C.C., thanks for the shoutout, but no, there's no Norwegian blood here. There were plenty of Norwegians in central Wisconsin where I grew up. There's even the small town of Scandinavia in my home county. People's names in that part of the north sound like something you'd hear on Prairie Home Companion. For example, the two prettiest girls in my grade school were Irmgaard Krubsack and Lorna Robenhagen. My name is equally musical.

Irish Miss said...

Good morning all:

Fun, clever puzzle, Gareth, and a great expo. CC. Thanks for the shout out. Had Scot before Gael but everything else went smoothly.

We are enjoying a stretch of beautiful weather but it's going to get very hot ((90's) midweek. Ah well, it's summer!

Happy Father's Day to all dads out there and happy Sunday to all!

eddyB said...

Right CC. Momma not carried in local Merc but I follow it on line at Yahoo Comics. A lot of gimmies in this one. It was a delight to solve.

Love Ms Jones. Have her latest CD.

100 yesterday. A little cooler today.

No ring either. Always had my hands
in live electrical chassises.

take care all. eddy

Spitzboov said...

Good morning C.C. and all.

Well, KINDERGARTEN COOP. Kiss my Coon dog!. Interesting set of theme clues and fill. Not too difficult; no searches needed. SUOMI was a gimme; it's on their stamps. C.C. , on ROSS, good question. In one way they mean the same thing. Shelf is used, when it is used, for fixed ice; that is a sheet of ice attached to the shore, as in a bay, and not moving. A sheet of ice would be thought of as afloat and unanchored, and if there is current, moving with it. The Ross Shelf is so large and permanent that it is a map feature of Antarctica.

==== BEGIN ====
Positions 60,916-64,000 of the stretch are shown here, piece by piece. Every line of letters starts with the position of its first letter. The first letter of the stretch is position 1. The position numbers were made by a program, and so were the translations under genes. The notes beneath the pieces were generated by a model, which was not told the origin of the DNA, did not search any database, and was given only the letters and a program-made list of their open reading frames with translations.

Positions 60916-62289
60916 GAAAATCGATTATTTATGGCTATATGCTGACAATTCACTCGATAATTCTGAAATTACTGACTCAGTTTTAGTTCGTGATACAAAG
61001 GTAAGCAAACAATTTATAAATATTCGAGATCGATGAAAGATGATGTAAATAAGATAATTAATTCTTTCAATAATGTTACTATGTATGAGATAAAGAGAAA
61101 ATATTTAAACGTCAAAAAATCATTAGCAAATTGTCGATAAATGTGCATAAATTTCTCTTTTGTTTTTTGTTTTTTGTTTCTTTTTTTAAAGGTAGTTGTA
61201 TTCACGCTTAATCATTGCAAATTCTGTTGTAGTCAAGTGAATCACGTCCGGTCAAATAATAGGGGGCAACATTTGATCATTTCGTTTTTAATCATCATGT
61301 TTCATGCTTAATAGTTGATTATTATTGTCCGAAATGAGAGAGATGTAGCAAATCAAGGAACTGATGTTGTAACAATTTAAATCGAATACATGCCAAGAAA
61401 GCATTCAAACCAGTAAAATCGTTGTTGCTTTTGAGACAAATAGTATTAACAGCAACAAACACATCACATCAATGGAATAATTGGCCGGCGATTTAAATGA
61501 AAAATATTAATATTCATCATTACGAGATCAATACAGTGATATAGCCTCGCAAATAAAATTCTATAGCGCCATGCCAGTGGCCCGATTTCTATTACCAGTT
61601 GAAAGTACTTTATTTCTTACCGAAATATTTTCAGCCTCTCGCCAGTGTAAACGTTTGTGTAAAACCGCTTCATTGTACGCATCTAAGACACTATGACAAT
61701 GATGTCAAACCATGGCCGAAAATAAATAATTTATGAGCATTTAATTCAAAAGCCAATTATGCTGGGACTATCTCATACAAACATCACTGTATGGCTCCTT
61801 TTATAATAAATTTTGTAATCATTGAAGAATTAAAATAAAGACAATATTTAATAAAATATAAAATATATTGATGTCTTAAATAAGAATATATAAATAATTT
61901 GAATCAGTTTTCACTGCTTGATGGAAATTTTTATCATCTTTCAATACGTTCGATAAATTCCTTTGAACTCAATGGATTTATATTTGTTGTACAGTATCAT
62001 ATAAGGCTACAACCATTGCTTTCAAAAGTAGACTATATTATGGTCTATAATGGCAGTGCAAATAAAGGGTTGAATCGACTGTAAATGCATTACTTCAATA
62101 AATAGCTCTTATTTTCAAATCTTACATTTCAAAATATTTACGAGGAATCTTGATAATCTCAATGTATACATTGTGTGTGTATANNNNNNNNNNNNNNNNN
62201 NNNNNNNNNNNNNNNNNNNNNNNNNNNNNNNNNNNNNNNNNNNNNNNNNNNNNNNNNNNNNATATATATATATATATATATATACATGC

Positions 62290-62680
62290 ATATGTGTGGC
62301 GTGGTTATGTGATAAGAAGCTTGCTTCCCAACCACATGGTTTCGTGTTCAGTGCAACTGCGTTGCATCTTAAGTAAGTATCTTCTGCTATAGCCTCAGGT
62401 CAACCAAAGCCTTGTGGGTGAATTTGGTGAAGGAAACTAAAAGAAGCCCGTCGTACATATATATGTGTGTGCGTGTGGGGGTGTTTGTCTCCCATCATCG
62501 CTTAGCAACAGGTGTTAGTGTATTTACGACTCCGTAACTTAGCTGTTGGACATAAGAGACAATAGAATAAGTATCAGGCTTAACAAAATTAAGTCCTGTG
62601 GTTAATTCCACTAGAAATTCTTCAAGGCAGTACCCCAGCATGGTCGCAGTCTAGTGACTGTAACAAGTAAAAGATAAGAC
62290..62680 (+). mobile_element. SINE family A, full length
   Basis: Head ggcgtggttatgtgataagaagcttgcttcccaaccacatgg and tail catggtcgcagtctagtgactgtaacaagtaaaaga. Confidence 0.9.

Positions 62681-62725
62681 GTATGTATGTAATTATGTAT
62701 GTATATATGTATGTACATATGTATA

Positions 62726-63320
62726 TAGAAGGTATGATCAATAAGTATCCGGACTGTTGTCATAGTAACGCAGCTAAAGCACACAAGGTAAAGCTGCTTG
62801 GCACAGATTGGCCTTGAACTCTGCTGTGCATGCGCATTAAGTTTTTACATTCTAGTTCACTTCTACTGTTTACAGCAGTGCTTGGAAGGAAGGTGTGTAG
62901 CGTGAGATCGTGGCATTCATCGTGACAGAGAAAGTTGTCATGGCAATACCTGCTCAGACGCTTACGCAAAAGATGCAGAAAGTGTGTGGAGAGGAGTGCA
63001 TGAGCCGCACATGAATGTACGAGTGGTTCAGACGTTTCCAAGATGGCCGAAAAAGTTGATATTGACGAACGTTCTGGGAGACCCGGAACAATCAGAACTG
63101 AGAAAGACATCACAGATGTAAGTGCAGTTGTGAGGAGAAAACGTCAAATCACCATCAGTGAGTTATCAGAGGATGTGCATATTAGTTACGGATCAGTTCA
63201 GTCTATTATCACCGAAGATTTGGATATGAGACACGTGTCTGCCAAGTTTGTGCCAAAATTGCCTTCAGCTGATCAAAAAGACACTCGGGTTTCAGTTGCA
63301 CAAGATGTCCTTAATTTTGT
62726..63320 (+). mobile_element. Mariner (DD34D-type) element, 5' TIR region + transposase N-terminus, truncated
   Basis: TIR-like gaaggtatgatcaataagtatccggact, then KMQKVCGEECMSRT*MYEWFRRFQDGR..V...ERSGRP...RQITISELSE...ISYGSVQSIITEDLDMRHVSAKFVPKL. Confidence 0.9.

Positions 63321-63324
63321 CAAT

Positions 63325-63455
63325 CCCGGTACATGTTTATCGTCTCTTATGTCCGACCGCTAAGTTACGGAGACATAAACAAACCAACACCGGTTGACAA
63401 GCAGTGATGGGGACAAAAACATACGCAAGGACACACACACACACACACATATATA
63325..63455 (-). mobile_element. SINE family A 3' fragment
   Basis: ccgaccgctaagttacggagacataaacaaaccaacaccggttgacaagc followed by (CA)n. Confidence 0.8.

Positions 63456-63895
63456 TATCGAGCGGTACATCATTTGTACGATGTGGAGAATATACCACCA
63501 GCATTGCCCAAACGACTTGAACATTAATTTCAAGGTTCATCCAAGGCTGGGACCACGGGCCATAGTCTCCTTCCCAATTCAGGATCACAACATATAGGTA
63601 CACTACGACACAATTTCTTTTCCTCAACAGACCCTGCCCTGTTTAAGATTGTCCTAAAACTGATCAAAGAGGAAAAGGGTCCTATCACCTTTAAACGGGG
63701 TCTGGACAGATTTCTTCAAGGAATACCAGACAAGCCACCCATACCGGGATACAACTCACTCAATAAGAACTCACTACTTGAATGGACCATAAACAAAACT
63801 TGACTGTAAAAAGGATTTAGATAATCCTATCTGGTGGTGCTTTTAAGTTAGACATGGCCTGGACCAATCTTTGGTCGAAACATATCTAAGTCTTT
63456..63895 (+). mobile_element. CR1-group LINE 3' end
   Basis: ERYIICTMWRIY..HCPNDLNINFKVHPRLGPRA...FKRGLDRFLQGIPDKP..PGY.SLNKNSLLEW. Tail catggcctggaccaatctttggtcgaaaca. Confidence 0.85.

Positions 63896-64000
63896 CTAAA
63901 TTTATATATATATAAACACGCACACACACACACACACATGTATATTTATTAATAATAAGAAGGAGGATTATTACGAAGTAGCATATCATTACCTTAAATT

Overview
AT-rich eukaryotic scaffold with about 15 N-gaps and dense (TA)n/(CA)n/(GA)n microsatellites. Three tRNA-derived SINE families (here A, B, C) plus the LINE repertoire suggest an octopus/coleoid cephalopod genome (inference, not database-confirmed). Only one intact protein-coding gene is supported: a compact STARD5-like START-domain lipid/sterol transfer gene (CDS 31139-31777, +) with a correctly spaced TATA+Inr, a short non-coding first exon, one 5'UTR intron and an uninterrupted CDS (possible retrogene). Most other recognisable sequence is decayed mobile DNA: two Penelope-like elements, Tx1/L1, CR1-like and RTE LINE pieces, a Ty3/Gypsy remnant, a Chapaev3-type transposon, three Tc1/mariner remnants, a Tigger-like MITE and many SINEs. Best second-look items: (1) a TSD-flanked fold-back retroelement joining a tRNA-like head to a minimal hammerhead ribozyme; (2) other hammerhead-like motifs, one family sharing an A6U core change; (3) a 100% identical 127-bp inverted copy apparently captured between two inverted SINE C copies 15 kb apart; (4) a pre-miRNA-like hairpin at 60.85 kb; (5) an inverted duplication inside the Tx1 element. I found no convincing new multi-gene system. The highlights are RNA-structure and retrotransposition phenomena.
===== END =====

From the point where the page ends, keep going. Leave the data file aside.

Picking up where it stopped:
Bill G. have no fear, we read the late blog even if it is the next morning. Lotsa good stuff there.

Happy Fathers Day to all the Dads.

Have a great day.

Jayce said...

Hello everybody and happy fathers day to all of you fathers out there. Took my wife out for breakfast this morning, or maybe it is she who took me out. Anyway, we went on a "date" to Mimi's, and now we both remember why, the last time we ate there, we promised ourselves we wouldn't bother ever going there again.

Nifty puzzle today. Sorta clecho-y, what with god with ravens and god of hawks, and the little green men that Hahtoolah pointed out.

Hand up for wanting fungi. So cool to see mushrooms as a verb.

Good one, Lucina! "MAGNUM outweighed it." :)

No, Hobbes was not the president after Calvin.

I stopped wearing my wedding band after I kept damaging it and the finger it was wrapped around from doing hands-on work. I still have it in a box on my dresser, but I've "grown" and it is way too small for me now.

Gotta love fill such as TRACHEA!

Wanted either veni, vidi, or vici for 11A, until ALOHA set me straight.

Best wishes to you all.

Mary in Oregon said...